Among the stars and across the vast expanses of space, the Galactic Civil War rages. On the battlefields of multiple worlds in the Mid Rim, legions of ruthless stormtroopers—bent on crushing resistance to the Empire wherever it arises—are waging close and brutal combat against an armada of freedom fighters. In the streets and alleys of ravaged cities, the front-line forces of the Rebel Alliance are taking the fight to the enemy, pushing deeper into Imperial territory and grappling with the savage flesh-and-blood realities of war on the ground.
Leading the charge are the soldiers—men and women, human and nonhuman—of the Sixty-First Mobile Infantry, better known as Twilight Company. Hard-bitten, war-weary, and ferociously loyal to one another, the members of this renegade outfit doggedly survive where others perish, and defiance is their most powerful weapon against the deadliest odds. When orders come down for the rebels to fall back in the face of superior opposition numbers and firepower, Twilight reluctantly complies. Then an unlikely ally radically changes the strategic equation—and gives the Alliance’s hardest-fighting warriors a crucial chance to turn retreat into resurgence.
Orders or not, alone and outgunned but unbowed, Twilight Company locks, loads, and prepares to make its boldest maneuver—trading down-and-dirty battle in the trenches for a game-changing strike at the ultimate target: the very heart of the Empire’s military machine.
Author: Alexander Freed
Cover artist: Aaron McBride
Publisher: Del Rey
Release date: November 3, 2015
Taking the opportunity to jump around in the timeline covering a nine year period, Freed uses this technique to masterfully flesh out backstories and events that become key to the central characters and plot. It turns out to be quite the clever way to handle the unfamiliarity of the central figures, as it gives the reader the chance to buy into the history of them.
Freed also takes a different tone from recent canon novels, and his style sits alongside Karen Traviss’ Republic Commando novels and Michael Reeves Medstar duology. We can also perhaps view it as a precursor to Rogue One as it certainly fits the tone director Gareth Edwards described at Celebration Anaheim.
The titular infantry unit in introduced as it enters combat on the streets of a outer rim world. It’s a scene that fast, fun and immediately highlights the down and dirty nature of conflict minus the Force. There is a level of ruthlessness that is not often seen in Star Wars.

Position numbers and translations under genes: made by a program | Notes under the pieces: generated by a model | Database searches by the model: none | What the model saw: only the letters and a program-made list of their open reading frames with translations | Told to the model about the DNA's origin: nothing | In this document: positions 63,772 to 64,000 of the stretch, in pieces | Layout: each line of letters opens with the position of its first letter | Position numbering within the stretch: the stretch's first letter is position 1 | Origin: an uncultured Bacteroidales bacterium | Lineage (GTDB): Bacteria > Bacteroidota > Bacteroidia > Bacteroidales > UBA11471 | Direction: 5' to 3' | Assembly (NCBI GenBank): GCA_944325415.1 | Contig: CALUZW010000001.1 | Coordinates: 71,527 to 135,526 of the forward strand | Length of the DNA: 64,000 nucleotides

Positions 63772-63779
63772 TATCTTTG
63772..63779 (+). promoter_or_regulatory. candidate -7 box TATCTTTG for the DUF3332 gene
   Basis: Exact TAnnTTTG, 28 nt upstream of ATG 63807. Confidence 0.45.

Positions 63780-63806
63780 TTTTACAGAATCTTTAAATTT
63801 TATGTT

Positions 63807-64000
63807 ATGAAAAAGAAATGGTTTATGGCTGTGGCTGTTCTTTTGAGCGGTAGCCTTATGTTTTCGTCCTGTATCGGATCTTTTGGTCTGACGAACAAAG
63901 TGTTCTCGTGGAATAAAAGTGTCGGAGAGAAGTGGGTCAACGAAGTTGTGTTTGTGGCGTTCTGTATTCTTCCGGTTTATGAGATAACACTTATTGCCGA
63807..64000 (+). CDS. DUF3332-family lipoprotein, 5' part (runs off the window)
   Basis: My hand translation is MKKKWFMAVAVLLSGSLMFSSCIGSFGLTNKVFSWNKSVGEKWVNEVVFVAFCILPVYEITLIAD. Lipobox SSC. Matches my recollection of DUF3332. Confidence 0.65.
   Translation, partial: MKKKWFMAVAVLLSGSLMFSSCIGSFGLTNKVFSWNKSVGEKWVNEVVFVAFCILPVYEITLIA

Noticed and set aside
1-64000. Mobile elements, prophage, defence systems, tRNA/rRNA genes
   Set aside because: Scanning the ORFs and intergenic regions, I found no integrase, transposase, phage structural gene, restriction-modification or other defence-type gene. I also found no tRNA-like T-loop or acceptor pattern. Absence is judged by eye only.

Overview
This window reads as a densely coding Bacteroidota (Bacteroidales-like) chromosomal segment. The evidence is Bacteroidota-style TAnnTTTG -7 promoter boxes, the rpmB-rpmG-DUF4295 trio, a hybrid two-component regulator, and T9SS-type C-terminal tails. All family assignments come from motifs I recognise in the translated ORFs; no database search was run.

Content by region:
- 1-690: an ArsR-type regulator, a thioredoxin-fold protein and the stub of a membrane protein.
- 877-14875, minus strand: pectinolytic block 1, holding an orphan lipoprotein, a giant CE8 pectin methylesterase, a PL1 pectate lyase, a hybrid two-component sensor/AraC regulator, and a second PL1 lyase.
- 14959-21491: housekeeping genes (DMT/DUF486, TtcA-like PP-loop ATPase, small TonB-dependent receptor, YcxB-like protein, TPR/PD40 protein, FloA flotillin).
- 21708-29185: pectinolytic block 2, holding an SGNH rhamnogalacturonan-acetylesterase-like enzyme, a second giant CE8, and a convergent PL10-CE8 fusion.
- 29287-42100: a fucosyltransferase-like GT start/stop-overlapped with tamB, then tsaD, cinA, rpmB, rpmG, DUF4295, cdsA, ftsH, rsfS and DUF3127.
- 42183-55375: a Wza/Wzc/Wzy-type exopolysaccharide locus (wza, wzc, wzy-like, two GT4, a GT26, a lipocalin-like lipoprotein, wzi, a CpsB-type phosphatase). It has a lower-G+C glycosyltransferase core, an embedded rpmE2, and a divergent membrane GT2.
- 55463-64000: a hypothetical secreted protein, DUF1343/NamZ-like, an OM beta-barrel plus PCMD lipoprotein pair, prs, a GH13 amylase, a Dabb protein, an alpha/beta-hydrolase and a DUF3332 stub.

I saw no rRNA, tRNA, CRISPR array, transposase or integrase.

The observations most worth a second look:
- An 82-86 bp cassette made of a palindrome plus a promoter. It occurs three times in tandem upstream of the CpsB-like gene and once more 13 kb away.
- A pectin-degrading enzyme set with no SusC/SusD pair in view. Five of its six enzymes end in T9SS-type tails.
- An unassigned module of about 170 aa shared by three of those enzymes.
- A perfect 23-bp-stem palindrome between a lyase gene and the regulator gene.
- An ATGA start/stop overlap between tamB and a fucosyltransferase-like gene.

Sargent Hazram Namir is the central character, an extremely cynical yet loyal to the last commander, if perhaps weary to the conflicts he continues to face. His team are a motley crue; whom connect with Namir in differing ways but whom remain somewhat detached from the core essence of the book. One character, Roach a new member to Twilight Company, plays the role of explaining and experiencing the team for the first time for the reader. It’s a simple approach to engaging the reader in the team, but it works.
Perhaps surprisingly it is not the crew of Twilight Company that lead this novel, it is the Imperials that impact upon the book more. Let’s look at a few of the key figures.
SP-475, or Thara Nyende to her friends, is a female stormtrooper stationed at the garrison on Sullust. She has an interesting balance between aiding the locals, and enforcing Imperial duties. Over the course of the novel she moves more towards the Imperial doctrine and becomes a very proud servant and believer in Imperial rule. It is fascinating to see the story told in this way, the rising Imperial propaganda and the positive reaction towards it. It feels fresh to Star Wars story telling, and a bold departure from the norm.
Filling a similar mold to Thara in his apparent honourable behaviour was Captain Tabor Seitaron, a traditional war-horse type leader. He is of a different age group, and somewhat a reluctant leader but again I can’t help but like and understand his Imperial beliefs. I know this is wrong, but Freed plays all the right notes to make you sympathize and understand why they are part of the Empire. It’s a masterstroke in characterisation.
A welcome departure from normal Star Wars characters was Everi Chalis, a former head of the Empire’s Military Research with connections to A New Dawn’s Count Vidian, she is an encyclopedia of Imperial history, politics and tactics. All the information stored and computed in her head, she is of unspeakable worth to both the Empire and Rebels.
There is a wealth of pages spent on fighting in the novel, this won’t suit everyone, but the truly wonderful characters Freed has created steal the novel. For a first time novelist Freed does a remarkable job weighing the novel between plot, character, and action. I particularly enjoyed the level of cynicism employed in analysing the Rebellion, and how it can impact upon the Empire. We are of course at a point in time just after the Battle of Yavin, the Rebels first victory of significance and the novel takes us through the Battle of Hoth as the Empire tries to destroy the growing Rebellion.
A novel that ties in a video game based on a sci-fi film shouldn’t be this good.
“It’s true. All of it. The Dark Side. The Jedi. They’re real…” and often the central story, but with true warfare taking front and centre some new stories can take prominence. This is not a novel of epic dogfights or elegant lightsaber battles, this is military sci-fi action at is down and dirty best. The Twilight Company proudly have the motto of “Twilight Survives;” I can only hope that so does Freed’s work in the Star Wars universe as this book screams out for a sequel!
Many thanks to Random House for the advance review copy.